Two baby steps toward helping wineries, breweries and brew pubs survive

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Everybody loves wineries and craft breweries. Everyone except New Hampshire state statutes, that is. New Hampshire statutes show about as much affection for wineries and craft breweries as the English have for the French, or snooty wine drinkers have for rowdy beer drinkers. 

For example, say you own a winery or craft brewery in New Hampshire, but your location is not exactly on the beaten path. You’re not drawing a lot of tourists down your windy rural road. However, lawmakers have graciously allowed you to have a separate retail outlet, and you created one in a busy tourist area. 

Great for business! Unless people want to taste your product before buying it. 

State law says that breweries and wineries can have a single license for on-premises alcohol sales—at the manufacturing location. Want to sell open drinks at your retail location—where potential customers actually are? Sorry. 

You can sell closed-container drinks at your retail outlet, but not open-container drinks. Because,., safety. Or something. 

This has been a problem for Apollo Vineyards in Derry. Restricted to serving wine only at their vineyard, they’re losing potential sales that could come from being able to serve at a retail outlet in a more prominent location.

House Bill 1076 would sort-of fix that problem by allowing wineries and breweries to choose whether to use their one on-premises license at the manufacturing facility or at the retail outlet.

Shouldn’t they be able to sell at both places, you might ask. 

What do you think this is, the 21st century?

So what about brew pubs, which are a separate category in state law? Let’s say you own several restaurants in New Hampshire but have decided to also open a single brew pub because, well, brew pubs are cool and hip and trendy and you have a great idea for one.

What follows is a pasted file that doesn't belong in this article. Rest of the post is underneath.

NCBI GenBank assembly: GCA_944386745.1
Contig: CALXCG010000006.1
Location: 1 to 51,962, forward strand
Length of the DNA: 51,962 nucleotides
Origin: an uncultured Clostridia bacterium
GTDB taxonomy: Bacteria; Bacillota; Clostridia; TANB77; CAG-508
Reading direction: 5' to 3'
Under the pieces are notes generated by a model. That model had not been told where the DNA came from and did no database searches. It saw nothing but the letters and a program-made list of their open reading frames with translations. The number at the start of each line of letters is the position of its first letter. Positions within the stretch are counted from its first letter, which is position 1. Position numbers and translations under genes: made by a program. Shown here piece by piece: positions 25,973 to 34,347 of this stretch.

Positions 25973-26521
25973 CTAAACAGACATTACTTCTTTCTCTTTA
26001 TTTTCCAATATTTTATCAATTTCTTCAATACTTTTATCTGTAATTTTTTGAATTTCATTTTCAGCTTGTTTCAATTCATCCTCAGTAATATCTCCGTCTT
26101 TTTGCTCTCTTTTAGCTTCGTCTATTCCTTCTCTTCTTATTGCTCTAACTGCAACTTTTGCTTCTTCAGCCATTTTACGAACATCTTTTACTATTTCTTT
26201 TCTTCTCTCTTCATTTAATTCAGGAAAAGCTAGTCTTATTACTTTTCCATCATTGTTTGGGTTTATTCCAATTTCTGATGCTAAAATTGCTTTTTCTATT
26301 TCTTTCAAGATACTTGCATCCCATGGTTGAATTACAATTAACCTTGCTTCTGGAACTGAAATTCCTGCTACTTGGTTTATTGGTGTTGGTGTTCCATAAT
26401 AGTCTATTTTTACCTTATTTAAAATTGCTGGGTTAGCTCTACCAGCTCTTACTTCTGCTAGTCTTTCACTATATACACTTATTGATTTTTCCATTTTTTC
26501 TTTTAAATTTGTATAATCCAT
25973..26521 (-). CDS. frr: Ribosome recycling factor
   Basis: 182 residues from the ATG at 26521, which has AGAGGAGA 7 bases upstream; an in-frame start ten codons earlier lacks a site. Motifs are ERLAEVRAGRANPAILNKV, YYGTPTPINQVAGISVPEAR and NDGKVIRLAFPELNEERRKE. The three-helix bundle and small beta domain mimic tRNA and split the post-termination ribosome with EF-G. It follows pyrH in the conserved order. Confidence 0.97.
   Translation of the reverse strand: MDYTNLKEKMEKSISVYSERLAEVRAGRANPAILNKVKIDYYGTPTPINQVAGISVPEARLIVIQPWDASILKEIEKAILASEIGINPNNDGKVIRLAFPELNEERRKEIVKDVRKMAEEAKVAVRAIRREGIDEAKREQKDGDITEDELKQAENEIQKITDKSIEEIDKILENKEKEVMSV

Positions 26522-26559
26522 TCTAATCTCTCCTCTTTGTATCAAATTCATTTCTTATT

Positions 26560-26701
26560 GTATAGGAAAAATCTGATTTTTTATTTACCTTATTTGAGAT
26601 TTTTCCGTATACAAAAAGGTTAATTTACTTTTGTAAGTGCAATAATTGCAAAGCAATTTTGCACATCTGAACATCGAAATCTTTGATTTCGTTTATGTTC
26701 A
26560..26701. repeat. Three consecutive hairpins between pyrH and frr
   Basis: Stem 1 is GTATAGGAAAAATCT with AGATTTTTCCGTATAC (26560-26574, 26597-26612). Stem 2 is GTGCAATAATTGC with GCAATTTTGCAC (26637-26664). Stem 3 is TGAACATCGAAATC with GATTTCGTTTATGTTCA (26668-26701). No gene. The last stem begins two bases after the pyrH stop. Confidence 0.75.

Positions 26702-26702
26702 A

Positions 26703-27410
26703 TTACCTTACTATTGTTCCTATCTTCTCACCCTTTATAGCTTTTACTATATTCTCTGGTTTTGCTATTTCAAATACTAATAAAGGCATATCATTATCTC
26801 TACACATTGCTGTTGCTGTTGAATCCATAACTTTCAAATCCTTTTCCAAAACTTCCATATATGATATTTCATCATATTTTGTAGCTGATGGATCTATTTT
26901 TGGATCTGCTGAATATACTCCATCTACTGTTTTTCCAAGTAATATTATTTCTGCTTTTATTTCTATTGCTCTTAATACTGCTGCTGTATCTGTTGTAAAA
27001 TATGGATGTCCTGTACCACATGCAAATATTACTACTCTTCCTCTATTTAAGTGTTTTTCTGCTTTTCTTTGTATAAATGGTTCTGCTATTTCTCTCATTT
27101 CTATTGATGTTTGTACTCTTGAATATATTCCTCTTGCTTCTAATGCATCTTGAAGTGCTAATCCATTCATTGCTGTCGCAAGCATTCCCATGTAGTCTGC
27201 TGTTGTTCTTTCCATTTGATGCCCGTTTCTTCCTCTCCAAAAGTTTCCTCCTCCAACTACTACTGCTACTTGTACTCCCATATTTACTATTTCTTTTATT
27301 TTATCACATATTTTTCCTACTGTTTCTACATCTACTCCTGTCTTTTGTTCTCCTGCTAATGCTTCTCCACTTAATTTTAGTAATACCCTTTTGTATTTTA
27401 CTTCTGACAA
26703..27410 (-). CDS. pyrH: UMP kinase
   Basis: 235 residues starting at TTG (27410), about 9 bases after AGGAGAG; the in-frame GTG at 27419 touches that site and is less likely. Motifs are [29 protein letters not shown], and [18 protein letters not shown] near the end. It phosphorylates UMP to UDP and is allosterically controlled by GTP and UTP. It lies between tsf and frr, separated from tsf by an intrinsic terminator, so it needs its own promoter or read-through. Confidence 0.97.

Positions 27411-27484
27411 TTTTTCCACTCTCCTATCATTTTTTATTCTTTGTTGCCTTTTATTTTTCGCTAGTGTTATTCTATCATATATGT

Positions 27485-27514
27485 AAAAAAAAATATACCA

Trivia question: Is it legal for you to do that?

Don’t be ridiculous. This is New Hampshire. Of course it isn’t legal.

State law prevents a beer manufacturer from also owning multiple on-premises alcohol licenses (such as for a restaurant or bar).

It turns out that this particular law has caused a huge problem for the owners of Lost Cowboy Brewing Co., which is under construction in Nashua. It’s being opened by Michael Timothy’s Group, which owns Buckley’s Great Steaks in Merrimack and Surf in Nashua and Portsmouth, among other restaurants. 

Technically, their new venture is not a restaurant, but a beer manufacturer. So, technically, they can’t own it and be licensed to sell alcohol at their other restaurants. 

House Bill 1380 would fix that by allowing a company that owns a beer manufacturing license to also hold licenses that allow the sale of alcoholic beverages for consumption on-or off-site. And, as amended, it would allow the owner to sell the beer from his brewery at one of his restaurants. Just one. 

Now, you might be wondering what possible public health or safety justification there could be for prohibiting a company from distributing beer it makes at a local brew pub to more than one restaurant it owns elsewhere in the state. 

Well, welcome to New Hampshire alcohol laws. The ghosts of Prohibition haunt these statutes. Each tiny step into modernity, such as the bills listed above, exorcises one of those pesky Prohibition ghosts, even though others usually work their way into the bills to pull them back a bit toward the 1930s. It’s a seemingly never-ending struggle between the future and the past.